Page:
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Frederick County, Maryland
Seal of Frederick County, Maryland
Map of Maryland highlighting Frederick County
Location in the state of Maryland
Map of the U.S. highlighting Maryland
Maryland's location in the U.S.
Seat Frederick
Area
 - Total
 - Land
 - Water

667 sq mi (1,728 km²)
663 sq mi (1,717 km²)
4 sq mi (10 km²), 0.67%
PopulationEst.
 - (2005)
 - Density

220,701
295/sq mi (114/km²)
Founded 1748
Website FrederickCountyMD.gov

Frederick County is located in the western part of the U.S. state of Maryland, bordering the southern border of Pennsylvania and the northeastern border of Virginia. It is a part of the Washington-Baltimore Metropolitan Area, and is often recognized as part of Western Maryland. The county is home to Catoctin Mountain Park (encompassing the presidential retreat Camp David) and to the U.S. Army's Fort Detrick. The county seat is Frederick, which was home to several celebrated historical figures like Francis Scott Key, Thomas Johnson (governor), Roger B. Taney and Barbara Fritchie. The county (and the county seat) may have been named for Frederick Calvert, 6th Baron Baltimore.[1]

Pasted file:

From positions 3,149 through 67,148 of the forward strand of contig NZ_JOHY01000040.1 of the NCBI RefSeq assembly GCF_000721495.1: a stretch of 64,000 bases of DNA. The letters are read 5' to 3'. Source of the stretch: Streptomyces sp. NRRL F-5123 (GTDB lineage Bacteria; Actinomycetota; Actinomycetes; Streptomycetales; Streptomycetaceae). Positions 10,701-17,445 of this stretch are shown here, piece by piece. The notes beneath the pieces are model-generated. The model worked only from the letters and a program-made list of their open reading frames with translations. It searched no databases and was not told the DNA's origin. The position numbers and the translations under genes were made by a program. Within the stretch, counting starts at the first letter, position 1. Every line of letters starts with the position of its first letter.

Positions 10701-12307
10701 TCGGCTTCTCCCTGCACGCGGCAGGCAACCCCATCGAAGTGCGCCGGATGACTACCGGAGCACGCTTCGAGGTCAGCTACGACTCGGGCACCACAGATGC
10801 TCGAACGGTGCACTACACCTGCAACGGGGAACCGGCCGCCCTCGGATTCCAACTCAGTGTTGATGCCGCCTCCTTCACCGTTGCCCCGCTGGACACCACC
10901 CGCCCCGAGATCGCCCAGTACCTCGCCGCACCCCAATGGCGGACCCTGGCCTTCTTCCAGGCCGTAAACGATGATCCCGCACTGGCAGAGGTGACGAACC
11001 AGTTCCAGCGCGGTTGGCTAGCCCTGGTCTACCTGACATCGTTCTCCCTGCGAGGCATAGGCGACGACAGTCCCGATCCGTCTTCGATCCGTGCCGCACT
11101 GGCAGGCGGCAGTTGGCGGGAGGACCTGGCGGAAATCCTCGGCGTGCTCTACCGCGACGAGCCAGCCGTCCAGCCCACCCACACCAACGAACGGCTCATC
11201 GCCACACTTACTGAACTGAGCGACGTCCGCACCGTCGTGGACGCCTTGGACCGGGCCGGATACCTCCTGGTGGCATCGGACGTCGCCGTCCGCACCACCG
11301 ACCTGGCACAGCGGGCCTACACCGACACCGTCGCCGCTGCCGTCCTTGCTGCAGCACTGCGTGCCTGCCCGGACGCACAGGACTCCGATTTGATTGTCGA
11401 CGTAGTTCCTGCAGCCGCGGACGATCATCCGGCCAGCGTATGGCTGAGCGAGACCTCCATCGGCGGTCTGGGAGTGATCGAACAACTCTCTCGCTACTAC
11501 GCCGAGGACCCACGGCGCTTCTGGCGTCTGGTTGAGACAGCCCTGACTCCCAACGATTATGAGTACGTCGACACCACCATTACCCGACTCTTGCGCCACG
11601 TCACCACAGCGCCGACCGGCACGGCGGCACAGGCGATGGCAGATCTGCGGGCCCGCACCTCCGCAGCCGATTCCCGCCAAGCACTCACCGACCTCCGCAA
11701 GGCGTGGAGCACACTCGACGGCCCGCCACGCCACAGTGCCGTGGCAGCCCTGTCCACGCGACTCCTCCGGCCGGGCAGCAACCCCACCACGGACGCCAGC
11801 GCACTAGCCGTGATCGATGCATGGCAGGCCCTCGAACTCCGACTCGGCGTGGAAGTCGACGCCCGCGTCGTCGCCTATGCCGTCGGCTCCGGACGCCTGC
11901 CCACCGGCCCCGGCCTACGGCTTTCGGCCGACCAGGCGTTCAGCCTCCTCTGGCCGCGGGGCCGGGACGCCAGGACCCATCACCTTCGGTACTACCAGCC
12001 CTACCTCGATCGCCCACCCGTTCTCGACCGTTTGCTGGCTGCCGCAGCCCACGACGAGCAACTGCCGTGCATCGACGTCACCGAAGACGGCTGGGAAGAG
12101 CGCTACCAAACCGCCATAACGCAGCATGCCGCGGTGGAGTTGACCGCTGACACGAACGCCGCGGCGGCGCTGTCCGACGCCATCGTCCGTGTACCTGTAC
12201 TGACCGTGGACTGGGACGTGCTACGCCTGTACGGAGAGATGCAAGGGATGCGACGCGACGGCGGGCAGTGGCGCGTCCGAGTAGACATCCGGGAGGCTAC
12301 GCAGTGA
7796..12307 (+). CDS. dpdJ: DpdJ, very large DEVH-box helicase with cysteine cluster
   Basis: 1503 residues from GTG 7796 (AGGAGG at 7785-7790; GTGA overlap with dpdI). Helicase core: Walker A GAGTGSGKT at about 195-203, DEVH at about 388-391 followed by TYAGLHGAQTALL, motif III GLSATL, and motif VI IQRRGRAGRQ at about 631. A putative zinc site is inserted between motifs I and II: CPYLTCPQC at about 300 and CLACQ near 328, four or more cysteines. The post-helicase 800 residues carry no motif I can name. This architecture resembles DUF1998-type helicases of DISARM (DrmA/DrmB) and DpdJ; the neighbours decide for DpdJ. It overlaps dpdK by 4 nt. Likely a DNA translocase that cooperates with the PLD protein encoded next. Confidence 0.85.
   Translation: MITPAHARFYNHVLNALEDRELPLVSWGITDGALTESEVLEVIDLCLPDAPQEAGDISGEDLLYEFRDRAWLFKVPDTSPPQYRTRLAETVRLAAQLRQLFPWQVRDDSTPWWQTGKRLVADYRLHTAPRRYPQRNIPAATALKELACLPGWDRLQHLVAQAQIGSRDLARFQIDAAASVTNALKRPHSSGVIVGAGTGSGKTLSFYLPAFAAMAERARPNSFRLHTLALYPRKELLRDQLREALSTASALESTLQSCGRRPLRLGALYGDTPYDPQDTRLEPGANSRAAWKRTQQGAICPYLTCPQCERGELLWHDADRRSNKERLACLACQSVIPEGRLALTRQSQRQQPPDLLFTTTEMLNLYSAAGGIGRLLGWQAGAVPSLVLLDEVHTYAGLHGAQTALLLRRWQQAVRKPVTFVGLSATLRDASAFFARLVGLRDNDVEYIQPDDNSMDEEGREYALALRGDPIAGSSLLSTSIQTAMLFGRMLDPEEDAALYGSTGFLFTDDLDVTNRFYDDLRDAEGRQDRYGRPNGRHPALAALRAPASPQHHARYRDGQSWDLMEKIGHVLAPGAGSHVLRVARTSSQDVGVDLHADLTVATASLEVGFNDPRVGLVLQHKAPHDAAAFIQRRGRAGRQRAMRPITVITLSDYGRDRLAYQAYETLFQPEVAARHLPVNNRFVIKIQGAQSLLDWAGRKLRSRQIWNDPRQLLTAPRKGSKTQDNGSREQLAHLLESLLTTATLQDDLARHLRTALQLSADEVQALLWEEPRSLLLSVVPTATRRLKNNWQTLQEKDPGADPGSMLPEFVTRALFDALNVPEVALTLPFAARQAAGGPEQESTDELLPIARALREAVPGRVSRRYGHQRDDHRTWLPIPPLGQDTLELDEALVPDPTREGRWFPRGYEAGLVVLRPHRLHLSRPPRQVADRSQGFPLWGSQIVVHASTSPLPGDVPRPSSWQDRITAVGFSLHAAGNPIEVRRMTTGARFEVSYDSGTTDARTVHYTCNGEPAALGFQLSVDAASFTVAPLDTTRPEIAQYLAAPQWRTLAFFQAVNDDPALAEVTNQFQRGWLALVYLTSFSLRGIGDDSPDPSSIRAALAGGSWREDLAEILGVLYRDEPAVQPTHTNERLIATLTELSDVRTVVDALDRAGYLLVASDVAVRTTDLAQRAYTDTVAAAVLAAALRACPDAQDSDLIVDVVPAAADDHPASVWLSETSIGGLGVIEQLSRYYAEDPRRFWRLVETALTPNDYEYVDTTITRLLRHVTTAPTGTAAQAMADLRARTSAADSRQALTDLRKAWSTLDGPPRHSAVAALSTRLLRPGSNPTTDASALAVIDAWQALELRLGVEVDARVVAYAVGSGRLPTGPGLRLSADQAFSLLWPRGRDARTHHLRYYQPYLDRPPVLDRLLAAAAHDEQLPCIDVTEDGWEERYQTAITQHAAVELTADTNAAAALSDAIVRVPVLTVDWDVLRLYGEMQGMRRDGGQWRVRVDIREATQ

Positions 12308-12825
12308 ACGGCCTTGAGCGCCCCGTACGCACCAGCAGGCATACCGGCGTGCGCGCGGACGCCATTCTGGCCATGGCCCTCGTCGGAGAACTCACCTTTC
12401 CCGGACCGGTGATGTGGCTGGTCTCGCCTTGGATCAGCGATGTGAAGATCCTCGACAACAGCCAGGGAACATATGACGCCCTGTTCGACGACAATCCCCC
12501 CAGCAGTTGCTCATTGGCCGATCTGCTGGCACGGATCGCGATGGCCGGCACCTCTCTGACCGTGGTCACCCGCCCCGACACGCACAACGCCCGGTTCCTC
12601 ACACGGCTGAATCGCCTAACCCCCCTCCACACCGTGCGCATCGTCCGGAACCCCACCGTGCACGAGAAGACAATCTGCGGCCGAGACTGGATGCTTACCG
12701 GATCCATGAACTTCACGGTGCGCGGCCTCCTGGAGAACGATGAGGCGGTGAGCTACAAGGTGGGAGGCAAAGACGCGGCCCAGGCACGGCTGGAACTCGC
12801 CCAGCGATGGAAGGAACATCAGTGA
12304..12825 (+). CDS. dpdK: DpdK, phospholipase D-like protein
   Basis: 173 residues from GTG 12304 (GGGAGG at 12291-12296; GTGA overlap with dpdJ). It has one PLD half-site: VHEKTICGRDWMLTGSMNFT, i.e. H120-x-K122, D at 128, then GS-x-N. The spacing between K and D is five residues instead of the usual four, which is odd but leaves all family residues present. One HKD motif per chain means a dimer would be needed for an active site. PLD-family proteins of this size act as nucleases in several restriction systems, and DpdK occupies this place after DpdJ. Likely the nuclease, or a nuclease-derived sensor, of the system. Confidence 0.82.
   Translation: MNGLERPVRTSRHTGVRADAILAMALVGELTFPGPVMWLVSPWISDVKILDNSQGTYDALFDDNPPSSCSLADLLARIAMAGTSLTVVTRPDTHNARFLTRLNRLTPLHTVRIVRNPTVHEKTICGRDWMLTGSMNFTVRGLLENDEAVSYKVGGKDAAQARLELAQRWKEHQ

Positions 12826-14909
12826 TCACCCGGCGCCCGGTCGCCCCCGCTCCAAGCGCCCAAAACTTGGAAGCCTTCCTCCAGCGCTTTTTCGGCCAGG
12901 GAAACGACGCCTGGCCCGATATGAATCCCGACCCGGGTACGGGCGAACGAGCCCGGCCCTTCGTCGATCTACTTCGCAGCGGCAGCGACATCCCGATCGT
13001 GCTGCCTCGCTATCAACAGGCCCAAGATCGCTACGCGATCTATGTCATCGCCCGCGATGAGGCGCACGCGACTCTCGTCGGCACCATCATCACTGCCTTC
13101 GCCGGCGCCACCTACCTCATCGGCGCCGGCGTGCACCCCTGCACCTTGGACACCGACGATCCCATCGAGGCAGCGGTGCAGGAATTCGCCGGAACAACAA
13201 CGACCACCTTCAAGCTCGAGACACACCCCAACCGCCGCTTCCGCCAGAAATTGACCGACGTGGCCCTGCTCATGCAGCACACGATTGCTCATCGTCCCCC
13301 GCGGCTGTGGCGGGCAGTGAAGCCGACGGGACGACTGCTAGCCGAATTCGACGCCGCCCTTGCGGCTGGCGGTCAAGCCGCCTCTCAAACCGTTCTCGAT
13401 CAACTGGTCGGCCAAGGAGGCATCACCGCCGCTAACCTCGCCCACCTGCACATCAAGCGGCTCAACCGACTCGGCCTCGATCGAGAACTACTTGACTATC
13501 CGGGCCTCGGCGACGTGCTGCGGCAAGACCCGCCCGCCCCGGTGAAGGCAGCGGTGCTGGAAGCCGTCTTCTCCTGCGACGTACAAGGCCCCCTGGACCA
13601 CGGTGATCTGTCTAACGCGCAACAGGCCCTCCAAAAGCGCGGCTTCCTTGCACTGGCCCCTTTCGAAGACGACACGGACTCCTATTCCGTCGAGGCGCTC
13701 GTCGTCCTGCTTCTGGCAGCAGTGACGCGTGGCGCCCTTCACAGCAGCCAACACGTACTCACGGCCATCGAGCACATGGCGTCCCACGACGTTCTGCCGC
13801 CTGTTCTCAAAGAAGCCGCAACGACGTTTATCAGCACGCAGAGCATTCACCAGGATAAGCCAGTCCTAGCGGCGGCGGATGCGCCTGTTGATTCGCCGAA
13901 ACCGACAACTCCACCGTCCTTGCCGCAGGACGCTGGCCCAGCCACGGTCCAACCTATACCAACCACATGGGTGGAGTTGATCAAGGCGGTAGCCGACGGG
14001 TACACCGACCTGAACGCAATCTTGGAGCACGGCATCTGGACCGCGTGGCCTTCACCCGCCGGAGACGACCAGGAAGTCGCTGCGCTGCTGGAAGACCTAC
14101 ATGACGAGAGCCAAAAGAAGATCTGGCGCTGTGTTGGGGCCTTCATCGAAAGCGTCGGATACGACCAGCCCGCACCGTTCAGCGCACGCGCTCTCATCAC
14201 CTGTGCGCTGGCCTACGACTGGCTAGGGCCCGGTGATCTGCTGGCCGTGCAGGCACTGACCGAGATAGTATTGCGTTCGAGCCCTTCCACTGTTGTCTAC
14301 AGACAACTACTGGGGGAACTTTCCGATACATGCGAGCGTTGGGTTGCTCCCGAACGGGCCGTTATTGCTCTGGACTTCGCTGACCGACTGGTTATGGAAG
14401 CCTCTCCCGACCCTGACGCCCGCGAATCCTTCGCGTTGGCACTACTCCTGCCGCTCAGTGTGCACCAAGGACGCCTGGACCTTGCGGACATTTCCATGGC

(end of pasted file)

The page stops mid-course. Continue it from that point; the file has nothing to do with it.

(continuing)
Contents

History

Frederick County was created in 1748 from parts of Prince George's County and Baltimore County.

In 1776, Frederick County was divided into three parts. The westernmost portion became Washington County, named after George Washington, the easternmost portion became Montgomery County, named after another Revolutionary War general, Richard Montgomery. The central portion remained Frederick County.

In 1837 a part of Frederick County was combined with a part of Baltimore County to form Carroll County.

The county has a number of properties on the National Register of Historic Places.[2]

Law, government and politics

Frederick County is governed by county commissioners, the traditional form of county government in Maryland. The County Attorney for Frederick County is John Stephen Mathias, Sr. The President of the Frederick County Board of County Commissioners is Jan Gardner. The sheriff of Frederick County is Chuck Jenkins. The Executive Director for the Frederick County Office of Economic Development is Laurie Boyer.